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Next, we exposed the living-room ceiling. Opening it to the original wooden beams provided for more vertical space and a lofty room. Initially, we were going to paint the wooden ceiling and exposed beams white. Our Sweeten contractor suggested the beams looked really good unpainted and unfinished. The adjacent sleeping area, however, would have a new lowered ceiling, and an archway. Together these subtle architectural elements bring the space together while simultaneously differentiating the sleeping and living rooms. 

A key facet of our design concept, the arch plays nicely with horizontal lines throughout the apartment, including the exposed beams and the long kitchen countertop. It also connects with a number of graceful curves, like the rounded mirror over the restored fireplace and the rounded lighting fixtures.

WATCH VIDEO: Janet and Jerry talk about the start of their renovation on NBC’s Open House NYC

With the ceiling beautified, we moved to the problematic floors, which were covered in vinyl and old carpeting. We wanted natural wood and after much searching, we chose white-oak flooring and planned to lay it in a custom herringbone, or chevron, pattern. Unfortunately, there was a long lead time for the wood to be custom cut (nearly two months, as the supplier told us that it would require shipping the planks to Europe), not to mention a high price. Just before going back to the drawing board, we found a pre-cut herringbone at half the price. It came out fantastic.

integrated kitchen cabinetry

Once the floors were down we were ready to build the kitchen. We wanted dark wood cabinets, and while we were planning, Ikea came out with a new style that not only looked great but pleased our budget! [See more money-saving ideas for your kitchen renovation.] We wanted countertops that would compliment the cabinets and wear well, and considered marble, granite, and a few synthetic materials, but ultimately chose soapstone for its durability and appearance. The veined black goes nicely with the apartment’s other dark features and looks fantastic as a backsplash.

To stay minimal, we hid appliances in cabinets; our washer/dryer combo, fridge, and pull-out freezer all fit under the counter. The pendant lights over the kitchen counter, the chandelier above the old fireplace, and the bedroom fixtures are simultaneously industrial, modern, casual, and polished.

In the bathroom, we managed another stunning redesign thanks to our Sweeten architects. The shower, a vertical space with a skylight, is flooded by day with natural sunlight, making it feel almost like it’s outside. One disappointment that turned out fine was with the stone floor tiles. We spent a lot of time picking them out, but after accepting our order, the supplier said that only one box of tile was available.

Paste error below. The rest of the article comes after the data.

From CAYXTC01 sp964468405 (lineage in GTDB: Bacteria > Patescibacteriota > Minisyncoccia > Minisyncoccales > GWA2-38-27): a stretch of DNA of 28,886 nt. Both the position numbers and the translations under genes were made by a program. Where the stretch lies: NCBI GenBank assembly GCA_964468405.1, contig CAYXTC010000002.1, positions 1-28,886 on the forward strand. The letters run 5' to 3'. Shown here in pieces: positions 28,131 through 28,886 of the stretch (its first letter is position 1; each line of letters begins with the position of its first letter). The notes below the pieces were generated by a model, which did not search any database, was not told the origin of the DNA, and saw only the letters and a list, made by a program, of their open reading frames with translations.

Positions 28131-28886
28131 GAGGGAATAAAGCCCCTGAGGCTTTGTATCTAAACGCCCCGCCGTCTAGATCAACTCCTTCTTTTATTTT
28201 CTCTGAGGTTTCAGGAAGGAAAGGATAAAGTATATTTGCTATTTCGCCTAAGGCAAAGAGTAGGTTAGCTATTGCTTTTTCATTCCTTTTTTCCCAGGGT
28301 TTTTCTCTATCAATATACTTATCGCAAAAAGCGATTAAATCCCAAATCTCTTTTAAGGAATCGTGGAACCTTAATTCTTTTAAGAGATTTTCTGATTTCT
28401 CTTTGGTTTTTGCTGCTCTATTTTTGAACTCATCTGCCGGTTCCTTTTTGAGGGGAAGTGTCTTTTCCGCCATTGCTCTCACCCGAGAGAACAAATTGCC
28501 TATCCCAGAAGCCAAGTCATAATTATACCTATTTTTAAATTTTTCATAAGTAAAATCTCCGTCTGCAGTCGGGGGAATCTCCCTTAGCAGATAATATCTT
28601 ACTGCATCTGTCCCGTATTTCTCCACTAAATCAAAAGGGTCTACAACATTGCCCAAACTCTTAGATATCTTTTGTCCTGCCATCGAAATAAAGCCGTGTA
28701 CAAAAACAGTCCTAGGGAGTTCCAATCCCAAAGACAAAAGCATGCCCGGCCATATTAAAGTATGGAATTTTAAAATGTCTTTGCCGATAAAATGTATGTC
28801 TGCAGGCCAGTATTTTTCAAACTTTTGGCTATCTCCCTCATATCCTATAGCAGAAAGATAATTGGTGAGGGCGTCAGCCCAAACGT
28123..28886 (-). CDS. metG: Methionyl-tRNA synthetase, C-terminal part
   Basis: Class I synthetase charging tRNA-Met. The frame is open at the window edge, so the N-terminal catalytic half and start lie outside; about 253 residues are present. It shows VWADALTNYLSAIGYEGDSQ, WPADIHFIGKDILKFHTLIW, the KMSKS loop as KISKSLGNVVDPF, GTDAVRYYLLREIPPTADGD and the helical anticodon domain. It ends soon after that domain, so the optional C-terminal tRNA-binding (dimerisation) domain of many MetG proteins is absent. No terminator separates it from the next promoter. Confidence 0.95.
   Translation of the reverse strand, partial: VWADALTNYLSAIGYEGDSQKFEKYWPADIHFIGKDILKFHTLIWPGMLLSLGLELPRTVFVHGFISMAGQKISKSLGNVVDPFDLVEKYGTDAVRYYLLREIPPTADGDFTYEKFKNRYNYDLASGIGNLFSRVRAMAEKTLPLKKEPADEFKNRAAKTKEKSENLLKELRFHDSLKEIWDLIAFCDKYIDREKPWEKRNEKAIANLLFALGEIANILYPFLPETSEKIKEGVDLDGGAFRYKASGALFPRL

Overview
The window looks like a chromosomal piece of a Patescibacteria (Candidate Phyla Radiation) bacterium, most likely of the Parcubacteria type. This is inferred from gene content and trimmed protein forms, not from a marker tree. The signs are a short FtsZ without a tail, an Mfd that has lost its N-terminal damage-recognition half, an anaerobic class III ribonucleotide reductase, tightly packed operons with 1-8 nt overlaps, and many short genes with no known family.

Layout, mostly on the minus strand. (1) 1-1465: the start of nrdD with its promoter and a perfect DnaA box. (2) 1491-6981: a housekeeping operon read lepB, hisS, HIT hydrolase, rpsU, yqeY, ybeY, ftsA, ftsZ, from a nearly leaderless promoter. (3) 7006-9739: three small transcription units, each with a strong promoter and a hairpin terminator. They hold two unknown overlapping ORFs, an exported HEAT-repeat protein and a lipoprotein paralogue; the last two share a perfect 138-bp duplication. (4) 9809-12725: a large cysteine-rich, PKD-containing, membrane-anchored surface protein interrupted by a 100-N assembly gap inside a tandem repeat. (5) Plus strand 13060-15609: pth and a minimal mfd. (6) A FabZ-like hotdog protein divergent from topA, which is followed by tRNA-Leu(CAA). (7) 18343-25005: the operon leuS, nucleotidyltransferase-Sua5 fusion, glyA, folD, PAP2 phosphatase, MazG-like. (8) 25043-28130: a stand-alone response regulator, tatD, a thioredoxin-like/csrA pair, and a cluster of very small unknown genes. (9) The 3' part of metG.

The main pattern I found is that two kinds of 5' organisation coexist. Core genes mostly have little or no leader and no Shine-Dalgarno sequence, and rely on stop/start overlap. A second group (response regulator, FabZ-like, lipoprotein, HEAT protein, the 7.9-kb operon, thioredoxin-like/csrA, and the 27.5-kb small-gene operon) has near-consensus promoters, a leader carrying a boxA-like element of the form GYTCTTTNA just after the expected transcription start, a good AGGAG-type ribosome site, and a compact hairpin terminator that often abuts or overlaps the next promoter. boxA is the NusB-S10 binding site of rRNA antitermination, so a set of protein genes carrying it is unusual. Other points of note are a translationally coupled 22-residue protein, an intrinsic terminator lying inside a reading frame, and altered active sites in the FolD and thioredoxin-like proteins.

Our contractor solved the issue by taking a large slab of the same stone and custom cutting it into a single 3’x3’ shower base as well as a door saddle, and a stone shelf. We chose an in-wall toilet to maximize space.

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Having knocked down walls and invited light in every way imaginable, we felt successful in our visual opening of the space. We went even further by creating an outdoor area. The roof had formerly been inaccessible but we replaced a window with a glass door; it leads to a new roof deck with views of the neighborhood and Manhattan in the distance.

Through it all, we felt lucky to work with Sweeten, which connected us with both our architect and contractor and helped us troubleshoot on many occasions. The process came with so many rewards. While Janet says she most appreciated the design work and creative discussions, I’m just enjoying our apartment! It’s like staying in a nice hotel with a feeling of being home. The best of both worlds.

Thank you, Janet and Jerry, for sharing your entire home with us!

LIVING ROOM RESOURCES: Wall paint in Cotton Balls: Benjamin Moore. Poolesville European white oak flooring: PID. Chandelier above fireplace: Schoolhouse Electric. Theresa Rand coffee table: Menu Design Shop. Doorknobs: Omnia.

DINING AREA AND STAIRWAY RESOURCES: Hackney marble dining table, storage bench: CB2 Rattan cane chairs: Industry West.

BEDROOM RESOURCES: Ceiling light, sconce lights: Schoolhouse Electric. Mill C bedside table with laptop tray: CB2. Spindle Nightstand: Industry West. Airisto bench/side table in ash: Finnish Design Shop

KITCHEN RESOURCES: Paint in Cotton Balls: Benjamin Moore. VOXTORP kitchen cabinets and sink: IKEA. Ipanema Reserve countertops and backsplash: M Teixeira Soapstone. Faucet, #1959LF-BL: Delta . Undercounter refrigerator and freezer: Liebherr. Pendant lights: Schoolhouse Electric. All-in-one 2.3 cu. ft. front-load washer and electric ventless dryer: LG. Fellow Stagg Pour Over kettle: Williams Sonoma.

BATHROOM RESOURCES: 18″ x 18″ Marine Black Phyllite floor tiles: M Teixeira SoapstoneMatte white wall tiles 3”x9”: COLORI. Shower fixtures; Contemporary and Purist Line fittings: Kohler. Toilet: Duravit. GODMORGON vanity, ODENSVIK sink : IKEA. Faucet: Grohe. Hardware, lighting, towel bar, tissue holder, robe hook, Swedish utility rack: Schoolhouse Electric. Mirror: CB2. Waffle towels: Snowe.

ROOF DECK RESOURCES: Marvin Swinging French door. Automated shade: Shade Store.

Before you buy a townhouse, read our guide on buying and renovating a multi-story fixer upper.

Sweeten handpicks the best general contractors to match each project’s location, budget, scope, and style. Follow the blog, Sweeten Stories, for renovation ideas and inspiration and when you’re ready to renovate, start your renovation on Sweeten.